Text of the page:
AWS S3 Glacier explained
Last week I wrote about S3, which is AWS’s object storage management system. Large amount of data can be easily uploaded to S3 and accessed from it in a matter of milliseconds.
But in some cases, data don’t have to be frequently accessed at all. For example, when a company need to keep documents for audit and compliance purposes, they only need to store those files somewhere for the required amount of time, like 5 years. These data might not be accessed every day, if ever at all.
AWS has a solution for this type of storage which is called S3 Glacier.
1. What is S3 Glacier?
In the post on S3 referred above, I mentioned that S3 has multiple storage classes.
S3 Glacier is a special storage class of S3, and it’s suitable for secure, durable and long-term data storage for infrequent access at a low cost.
S3 Glacier is secure because data are encrypted on server side by default, and the transfer to S3 Glacier supports encryption, too. By default, only the person who created the vault (the storage container for data archives) can access data. If necessary, other users in the account or other accounts can be granted access to the stored files through user- and resource based policies.
S3 Glacier is durable, because data are stored across multiple (at least three) locations called Availability Zones (AZs). For more information on AZs, see this earlier post and the AWS documentation.
S3 Glacier is for long-term data storage. A minimum of 90 days of storage policy applies to archives, and if the stored file is deleted before 90 days, a deletion fee will apply.
S3 Glacier is a low cost object storage class for archiving large amount of data. The storage cost is usually less than 1 cent per gigabyte per month, depending on the region.
2. Main features
As mentioned above, S3 Glacier is a highly available and durable archive storage service.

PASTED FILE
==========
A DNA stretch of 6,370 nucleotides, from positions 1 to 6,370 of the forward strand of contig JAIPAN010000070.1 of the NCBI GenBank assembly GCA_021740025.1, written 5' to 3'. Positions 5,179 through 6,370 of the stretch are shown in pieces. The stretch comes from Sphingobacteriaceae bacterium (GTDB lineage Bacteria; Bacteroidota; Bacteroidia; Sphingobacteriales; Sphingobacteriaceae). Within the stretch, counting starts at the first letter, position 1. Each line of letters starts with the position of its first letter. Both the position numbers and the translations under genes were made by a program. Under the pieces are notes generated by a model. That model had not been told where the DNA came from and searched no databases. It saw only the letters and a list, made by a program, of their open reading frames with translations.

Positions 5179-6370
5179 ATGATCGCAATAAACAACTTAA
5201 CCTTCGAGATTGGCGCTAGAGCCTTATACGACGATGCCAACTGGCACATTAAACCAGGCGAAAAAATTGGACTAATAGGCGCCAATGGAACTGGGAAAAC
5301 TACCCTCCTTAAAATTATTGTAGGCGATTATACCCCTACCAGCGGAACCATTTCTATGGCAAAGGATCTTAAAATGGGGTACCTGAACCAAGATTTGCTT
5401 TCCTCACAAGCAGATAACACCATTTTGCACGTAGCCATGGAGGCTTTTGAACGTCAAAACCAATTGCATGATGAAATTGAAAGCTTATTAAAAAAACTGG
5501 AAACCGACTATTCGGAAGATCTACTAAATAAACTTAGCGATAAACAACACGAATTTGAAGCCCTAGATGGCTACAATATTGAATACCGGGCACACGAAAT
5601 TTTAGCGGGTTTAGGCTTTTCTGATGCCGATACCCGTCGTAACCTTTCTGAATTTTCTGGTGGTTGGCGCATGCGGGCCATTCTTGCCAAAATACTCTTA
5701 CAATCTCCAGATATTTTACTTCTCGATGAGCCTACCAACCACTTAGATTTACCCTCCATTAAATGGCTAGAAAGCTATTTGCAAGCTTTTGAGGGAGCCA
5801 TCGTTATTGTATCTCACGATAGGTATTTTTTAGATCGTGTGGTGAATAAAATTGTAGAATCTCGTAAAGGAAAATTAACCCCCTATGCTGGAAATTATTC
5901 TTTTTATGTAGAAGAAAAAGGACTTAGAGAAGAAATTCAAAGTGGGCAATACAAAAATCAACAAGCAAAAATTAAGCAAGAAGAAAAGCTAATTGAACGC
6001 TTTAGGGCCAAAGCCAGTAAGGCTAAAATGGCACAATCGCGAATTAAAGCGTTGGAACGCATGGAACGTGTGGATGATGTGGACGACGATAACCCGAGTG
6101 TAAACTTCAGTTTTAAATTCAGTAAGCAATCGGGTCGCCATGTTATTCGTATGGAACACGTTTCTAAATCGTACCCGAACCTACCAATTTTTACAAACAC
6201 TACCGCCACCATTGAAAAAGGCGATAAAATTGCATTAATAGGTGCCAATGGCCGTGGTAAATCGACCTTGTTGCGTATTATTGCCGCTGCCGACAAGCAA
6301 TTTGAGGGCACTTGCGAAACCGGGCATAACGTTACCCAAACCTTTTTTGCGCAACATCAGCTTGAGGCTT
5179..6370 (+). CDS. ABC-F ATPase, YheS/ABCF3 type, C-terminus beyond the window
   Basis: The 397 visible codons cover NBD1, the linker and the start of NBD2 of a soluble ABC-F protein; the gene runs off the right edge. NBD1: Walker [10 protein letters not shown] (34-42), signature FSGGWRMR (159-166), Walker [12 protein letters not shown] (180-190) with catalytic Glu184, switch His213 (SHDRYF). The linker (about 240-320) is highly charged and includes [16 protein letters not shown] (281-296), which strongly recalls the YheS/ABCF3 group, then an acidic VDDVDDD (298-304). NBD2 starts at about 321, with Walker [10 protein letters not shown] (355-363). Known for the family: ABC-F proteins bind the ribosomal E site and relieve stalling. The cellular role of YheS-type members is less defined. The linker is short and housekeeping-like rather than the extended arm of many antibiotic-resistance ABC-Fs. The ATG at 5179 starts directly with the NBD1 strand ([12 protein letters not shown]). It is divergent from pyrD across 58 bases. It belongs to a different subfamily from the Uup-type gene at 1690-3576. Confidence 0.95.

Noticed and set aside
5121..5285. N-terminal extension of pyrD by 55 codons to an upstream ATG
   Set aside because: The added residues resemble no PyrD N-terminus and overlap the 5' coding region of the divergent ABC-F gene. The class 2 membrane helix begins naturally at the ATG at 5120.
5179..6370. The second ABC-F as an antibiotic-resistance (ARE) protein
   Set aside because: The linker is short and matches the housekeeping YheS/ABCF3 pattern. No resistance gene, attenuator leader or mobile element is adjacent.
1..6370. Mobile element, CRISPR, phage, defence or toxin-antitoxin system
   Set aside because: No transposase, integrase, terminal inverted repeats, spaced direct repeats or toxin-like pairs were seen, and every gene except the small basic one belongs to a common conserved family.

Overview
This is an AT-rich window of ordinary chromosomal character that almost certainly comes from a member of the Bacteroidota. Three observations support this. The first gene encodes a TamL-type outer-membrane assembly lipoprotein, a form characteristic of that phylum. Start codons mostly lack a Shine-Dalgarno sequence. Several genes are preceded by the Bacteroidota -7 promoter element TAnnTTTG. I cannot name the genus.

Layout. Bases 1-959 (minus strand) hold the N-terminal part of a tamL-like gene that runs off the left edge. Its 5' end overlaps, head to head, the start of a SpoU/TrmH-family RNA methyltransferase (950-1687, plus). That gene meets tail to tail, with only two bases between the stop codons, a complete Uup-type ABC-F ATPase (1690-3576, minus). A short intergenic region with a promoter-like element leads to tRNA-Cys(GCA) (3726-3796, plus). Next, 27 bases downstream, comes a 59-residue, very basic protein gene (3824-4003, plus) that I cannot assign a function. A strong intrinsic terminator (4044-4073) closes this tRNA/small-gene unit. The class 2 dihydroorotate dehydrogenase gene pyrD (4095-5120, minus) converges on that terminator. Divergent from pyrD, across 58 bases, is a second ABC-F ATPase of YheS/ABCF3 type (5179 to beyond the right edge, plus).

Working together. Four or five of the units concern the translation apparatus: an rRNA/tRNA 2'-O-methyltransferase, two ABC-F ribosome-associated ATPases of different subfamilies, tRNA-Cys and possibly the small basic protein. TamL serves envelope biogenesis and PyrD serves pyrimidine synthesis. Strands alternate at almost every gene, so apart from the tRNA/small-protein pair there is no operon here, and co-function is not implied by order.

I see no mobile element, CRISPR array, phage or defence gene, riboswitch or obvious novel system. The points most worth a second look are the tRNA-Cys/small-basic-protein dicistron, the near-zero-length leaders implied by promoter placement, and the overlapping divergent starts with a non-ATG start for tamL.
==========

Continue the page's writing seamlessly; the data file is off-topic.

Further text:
Data are stored as archives in S3 Glacier. The most typical and often used archive formats are TAR and ZIP. It’s possible to archive only one file, but it’s often more cost effective if multiple files are bundled together in one archive.
There’s no upper limit to the number of archives that can be stored on S3 Glacier. The size of one archive can range from 1 byte to 40 terabytes, and maximum of 4 gigabytes can be uploaded in a single request.
If the size of the archive is greater than 4 gigabytes, the multipart upload feature needs to be applied. The multipart upload facility uploads the files in several parts in parallel, making the upload faster. Once the upload finished, the archive will be constructed again from the parts.
If an archive is uploaded, it cannot be changed anymore. If, for any reason, a change in the saved archive is necessary, the file needs to be deleted first, and then the modified archive needs to be uploaded.
Archives are stored in containers called vaults, which is a concept similar to S3 buckets. Vaults can easily be created with a few button clicks in the AWS console.
2.2. Durability and availability
S3 Glacier, similarly to most S3 storage classes, offers high durability of eleven 9’s (99.999999999%) per year. This means that the probability of losing stored data is extremely low, it’s practically zero. S3 Glacier will only return a SUCCESS response after upload if the data has been saved to all locations.
The availability of the S3 Glacier service is designed for 99.99% per year after data are restored (retrieved).
Data stored in S3 Glacier are encrypted by default, and this is called encryption at rest. S3 Glacier manages the encryption keys and the protection of keys using AES-256 ciphers. If the data that is uploaded to S3 Glacier are already encrypted, they will be re-encrypted by S3 Glacier.
It’s also possible to encrypt data in-transit, i.e. while the data are uploaded to S3 Glacier.